Superheroes are an iconic part of our culture and they impact children perhaps most of all. While superheroes can provide important role models and help bolster a child’s creativity, they can also present a level of danger to kids who take the superhero fantasy too far. It’s possible for your child to maintain his appreciation of superheroes without partaking in unrealistic or dangerous behaviors.
Moreover, it is important for children to grasp the concept of heroic culture which embodies helping others. Isn’t that an important lesson? Our goal as parents is to not only lecture kids about charity and aid but be mindful of our own actions to teach by example. So, do your actions make you a superhero parent?
The Importance of Role Models
Adventuresome and risk-taking play is an inevitable and important part of being a kid. Further, hampering children’s seemingly unrealistic dreams can also put a damper on their creativity. Role models, such as villain-fighting superheroes, are often essential components of these childhood fantasies. The National Association for the Education of Young Children explains superhero play helps children develop language and problem-solving skills.
Children look to role models to provide examples for behavior, ideas and values, according to the American Academy of Child and Adolescent Psychiatry. Role models serve as examples children copy in their activities and in interactions with others. Whether negative or positive, children make decisions about how to act, think and feel based on the influence of role models. Parents are the most important role models for children, but caregivers, other family members and friends who spend time with the child also are also role models.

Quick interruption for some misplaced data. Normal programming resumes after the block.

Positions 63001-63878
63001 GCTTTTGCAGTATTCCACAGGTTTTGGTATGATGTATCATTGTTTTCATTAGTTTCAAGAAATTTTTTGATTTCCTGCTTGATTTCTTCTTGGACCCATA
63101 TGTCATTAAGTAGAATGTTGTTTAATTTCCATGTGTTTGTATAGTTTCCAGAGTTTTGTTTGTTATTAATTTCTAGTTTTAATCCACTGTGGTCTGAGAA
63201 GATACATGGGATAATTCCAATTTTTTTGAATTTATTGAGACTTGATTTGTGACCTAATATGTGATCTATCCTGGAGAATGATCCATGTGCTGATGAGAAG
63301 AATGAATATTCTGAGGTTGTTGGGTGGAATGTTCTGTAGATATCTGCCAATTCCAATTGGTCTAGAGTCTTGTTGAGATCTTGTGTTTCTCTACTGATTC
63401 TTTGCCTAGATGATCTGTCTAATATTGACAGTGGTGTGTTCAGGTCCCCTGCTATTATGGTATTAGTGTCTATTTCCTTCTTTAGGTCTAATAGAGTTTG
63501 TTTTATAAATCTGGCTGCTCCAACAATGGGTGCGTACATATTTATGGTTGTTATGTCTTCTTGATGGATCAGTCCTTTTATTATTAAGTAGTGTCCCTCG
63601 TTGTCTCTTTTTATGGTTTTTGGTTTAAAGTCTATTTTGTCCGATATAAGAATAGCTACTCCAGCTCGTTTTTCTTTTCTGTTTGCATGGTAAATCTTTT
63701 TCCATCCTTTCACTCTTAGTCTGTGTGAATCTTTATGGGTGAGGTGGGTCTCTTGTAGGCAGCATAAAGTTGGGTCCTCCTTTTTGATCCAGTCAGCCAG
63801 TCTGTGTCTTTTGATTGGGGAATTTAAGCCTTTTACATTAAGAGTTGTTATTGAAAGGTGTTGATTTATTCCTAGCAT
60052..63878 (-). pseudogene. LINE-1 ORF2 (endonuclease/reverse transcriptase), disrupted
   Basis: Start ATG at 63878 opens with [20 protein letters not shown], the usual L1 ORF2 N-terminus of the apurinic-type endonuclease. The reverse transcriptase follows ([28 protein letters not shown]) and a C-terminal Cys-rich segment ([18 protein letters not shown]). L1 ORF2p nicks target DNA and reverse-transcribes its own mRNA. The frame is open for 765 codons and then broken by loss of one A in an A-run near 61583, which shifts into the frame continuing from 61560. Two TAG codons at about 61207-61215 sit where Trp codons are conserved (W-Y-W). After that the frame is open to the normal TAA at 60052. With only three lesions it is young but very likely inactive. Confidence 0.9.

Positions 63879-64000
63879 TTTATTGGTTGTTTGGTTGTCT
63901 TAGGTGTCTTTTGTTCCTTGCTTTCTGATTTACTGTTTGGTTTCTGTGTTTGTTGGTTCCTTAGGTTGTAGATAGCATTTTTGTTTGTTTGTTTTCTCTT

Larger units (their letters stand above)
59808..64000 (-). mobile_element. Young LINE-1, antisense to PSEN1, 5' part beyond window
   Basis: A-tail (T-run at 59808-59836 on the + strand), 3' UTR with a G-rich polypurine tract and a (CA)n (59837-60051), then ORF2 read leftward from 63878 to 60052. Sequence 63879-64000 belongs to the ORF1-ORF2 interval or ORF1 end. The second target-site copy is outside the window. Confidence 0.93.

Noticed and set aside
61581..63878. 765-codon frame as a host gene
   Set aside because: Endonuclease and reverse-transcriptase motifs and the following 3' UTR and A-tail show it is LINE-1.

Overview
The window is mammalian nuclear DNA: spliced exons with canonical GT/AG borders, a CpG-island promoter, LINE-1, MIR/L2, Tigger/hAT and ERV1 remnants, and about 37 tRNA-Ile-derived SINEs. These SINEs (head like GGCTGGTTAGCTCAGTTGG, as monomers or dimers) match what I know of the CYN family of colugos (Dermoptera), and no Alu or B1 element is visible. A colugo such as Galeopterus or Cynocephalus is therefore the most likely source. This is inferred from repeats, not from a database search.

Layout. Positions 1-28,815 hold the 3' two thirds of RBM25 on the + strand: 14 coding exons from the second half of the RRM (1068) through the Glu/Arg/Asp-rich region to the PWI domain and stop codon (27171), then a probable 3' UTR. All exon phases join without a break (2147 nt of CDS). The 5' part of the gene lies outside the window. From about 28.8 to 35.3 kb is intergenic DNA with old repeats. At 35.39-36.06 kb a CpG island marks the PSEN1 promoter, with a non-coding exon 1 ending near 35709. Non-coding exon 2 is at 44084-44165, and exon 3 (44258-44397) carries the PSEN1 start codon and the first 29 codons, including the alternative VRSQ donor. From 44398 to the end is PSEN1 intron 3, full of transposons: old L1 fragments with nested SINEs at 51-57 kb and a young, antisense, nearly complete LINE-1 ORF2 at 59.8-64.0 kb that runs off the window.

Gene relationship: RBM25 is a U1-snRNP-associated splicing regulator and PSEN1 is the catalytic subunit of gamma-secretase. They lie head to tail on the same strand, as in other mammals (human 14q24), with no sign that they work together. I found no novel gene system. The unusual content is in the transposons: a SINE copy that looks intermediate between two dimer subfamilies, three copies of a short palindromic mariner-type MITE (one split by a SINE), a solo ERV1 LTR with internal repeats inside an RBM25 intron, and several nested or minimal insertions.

Delusions of Grandeur
According to the “Archives of Disease in Childhood,” superhero role models can be problematic for children. In several case studies noted by the journal, children donning superhero costumes sustained potentially serious injuries due to unrealistic expectations about their abilities while wearing the costumes. In all the cases studied, the children involved partook in extreme risk-taking behaviors that resulted in hospitalization. The NAEYC recommends instead of discouraging superhero play for fear of how kids might hurt themselves, helping children make the most of it by finding ways to discuss how this play can be done safely.